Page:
Alex Hutton, founder of Elote, Previously head chef of Caravan King’s Cross has worked in professional kitchens for 16 years before deciding to travel the world to expand his culinary tastebuds. The flavours of South American food were too irresistible, and his passion for Mexican cuisine manifested itself into the creation of Elote.
Established in March 2017 they are currently firm favourites at Maltby Street Market – find them at the Tope Walk entrance (opposite Arch 40)
They will be toasting their first birthday on Sunday 25th March and are promising to celebrate with special dish that weekend
A few months ago we hosted Burnt Mill, one of the best new breweries on the craft scene, for a tap takeover. It was great having their amazing beers on and Charles and Sophie themselves drinking and talking beer with us. For us, great beer and strong relationships come together.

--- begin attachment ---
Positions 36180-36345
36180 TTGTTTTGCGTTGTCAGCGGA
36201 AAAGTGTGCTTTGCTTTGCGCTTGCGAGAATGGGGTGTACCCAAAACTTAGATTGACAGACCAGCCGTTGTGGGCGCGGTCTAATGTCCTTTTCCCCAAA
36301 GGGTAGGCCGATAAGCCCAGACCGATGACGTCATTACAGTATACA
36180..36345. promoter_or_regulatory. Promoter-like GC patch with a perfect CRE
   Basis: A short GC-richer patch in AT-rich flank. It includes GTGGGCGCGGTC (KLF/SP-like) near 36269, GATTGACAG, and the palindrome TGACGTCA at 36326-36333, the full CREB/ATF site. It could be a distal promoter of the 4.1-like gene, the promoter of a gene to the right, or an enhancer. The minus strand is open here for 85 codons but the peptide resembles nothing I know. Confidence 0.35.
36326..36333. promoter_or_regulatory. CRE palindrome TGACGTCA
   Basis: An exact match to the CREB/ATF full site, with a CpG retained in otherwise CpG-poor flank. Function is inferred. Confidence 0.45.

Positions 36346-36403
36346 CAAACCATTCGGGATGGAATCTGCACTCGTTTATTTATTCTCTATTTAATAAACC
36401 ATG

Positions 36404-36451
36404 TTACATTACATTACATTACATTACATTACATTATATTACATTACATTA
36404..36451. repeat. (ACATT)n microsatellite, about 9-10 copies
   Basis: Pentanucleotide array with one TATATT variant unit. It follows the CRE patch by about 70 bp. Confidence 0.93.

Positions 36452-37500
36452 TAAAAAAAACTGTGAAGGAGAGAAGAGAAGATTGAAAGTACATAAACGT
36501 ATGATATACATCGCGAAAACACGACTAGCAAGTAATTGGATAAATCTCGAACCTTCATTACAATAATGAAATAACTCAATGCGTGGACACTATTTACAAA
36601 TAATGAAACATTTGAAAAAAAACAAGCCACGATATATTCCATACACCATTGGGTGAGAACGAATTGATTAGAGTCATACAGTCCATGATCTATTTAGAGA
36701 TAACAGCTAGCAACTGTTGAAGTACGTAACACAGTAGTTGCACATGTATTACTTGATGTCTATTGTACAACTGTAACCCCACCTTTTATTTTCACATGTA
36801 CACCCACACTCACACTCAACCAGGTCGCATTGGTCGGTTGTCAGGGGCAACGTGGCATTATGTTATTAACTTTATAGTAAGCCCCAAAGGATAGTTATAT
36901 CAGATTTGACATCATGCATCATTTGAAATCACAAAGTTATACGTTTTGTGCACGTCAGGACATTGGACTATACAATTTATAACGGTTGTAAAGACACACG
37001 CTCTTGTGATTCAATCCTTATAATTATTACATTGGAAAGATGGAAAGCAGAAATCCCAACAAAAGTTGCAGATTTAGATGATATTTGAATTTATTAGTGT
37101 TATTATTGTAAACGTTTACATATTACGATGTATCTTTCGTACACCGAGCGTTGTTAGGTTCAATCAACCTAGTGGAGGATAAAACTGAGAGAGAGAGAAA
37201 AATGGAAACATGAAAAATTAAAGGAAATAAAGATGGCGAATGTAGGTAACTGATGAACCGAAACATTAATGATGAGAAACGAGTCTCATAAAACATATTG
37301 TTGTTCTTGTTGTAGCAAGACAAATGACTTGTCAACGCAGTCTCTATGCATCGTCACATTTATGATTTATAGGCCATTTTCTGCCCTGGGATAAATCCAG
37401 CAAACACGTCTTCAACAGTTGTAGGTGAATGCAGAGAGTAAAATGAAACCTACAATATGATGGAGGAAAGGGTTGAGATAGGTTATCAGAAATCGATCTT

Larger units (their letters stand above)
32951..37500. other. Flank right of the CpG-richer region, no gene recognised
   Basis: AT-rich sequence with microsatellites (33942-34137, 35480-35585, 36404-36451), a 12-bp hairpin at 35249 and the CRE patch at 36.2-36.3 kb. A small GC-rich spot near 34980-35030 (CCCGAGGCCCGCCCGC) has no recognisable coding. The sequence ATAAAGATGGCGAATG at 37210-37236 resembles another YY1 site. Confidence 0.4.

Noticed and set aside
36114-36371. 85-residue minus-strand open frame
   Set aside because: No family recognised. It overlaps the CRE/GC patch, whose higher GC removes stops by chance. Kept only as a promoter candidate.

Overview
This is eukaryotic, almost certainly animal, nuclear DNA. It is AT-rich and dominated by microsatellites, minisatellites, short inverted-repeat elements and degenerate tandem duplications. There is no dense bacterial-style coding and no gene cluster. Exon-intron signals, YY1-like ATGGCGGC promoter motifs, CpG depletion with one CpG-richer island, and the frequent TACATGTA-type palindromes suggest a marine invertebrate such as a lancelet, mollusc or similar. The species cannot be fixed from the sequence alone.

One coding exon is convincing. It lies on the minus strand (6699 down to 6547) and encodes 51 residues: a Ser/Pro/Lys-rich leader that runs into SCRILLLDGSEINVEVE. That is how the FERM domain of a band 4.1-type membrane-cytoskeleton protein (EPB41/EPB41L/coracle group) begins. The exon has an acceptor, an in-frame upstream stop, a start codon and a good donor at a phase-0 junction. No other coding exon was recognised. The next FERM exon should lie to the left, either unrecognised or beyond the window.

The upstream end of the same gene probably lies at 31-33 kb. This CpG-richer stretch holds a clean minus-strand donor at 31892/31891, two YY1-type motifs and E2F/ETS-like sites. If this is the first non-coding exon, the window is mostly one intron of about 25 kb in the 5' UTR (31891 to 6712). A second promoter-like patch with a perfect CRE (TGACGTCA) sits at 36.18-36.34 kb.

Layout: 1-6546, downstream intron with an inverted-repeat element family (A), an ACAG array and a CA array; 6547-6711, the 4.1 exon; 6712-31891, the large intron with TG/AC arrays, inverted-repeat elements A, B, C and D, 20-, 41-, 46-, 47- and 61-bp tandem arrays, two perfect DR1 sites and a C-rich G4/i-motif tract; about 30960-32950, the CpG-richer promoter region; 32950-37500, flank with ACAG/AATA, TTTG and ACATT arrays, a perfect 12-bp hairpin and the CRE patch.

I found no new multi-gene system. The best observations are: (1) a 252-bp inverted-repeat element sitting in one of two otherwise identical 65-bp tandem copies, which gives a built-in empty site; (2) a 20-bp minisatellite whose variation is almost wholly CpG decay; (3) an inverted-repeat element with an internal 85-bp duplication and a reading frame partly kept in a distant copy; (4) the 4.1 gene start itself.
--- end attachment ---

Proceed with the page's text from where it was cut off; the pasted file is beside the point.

And we build those relationships by sharing a common ground of certain ethics that are really important for us. For an independent company like ours, with three pubs ran by three women, sexism is a fundamental issue. Something that we take a stand against everyday, starting by choosing not to serve beers that display sexist images on their badges.
Sophie, the Burnt Mill head brewer, is not only an extraordinarily capable brewer. She’s also the founder of the International Women’s Collaboration Brew Day. Every year since 2014, women in the beer industry gather together in breweries all over the world, and brew a special beer to celebrate the struggle that women have to face everyday against a culture that still sees beer and pubs as a predominantly male business.
We had the honour and the pleasure to be part of this Collaboration Day with Sophie and other amazing women at Burnt Mill.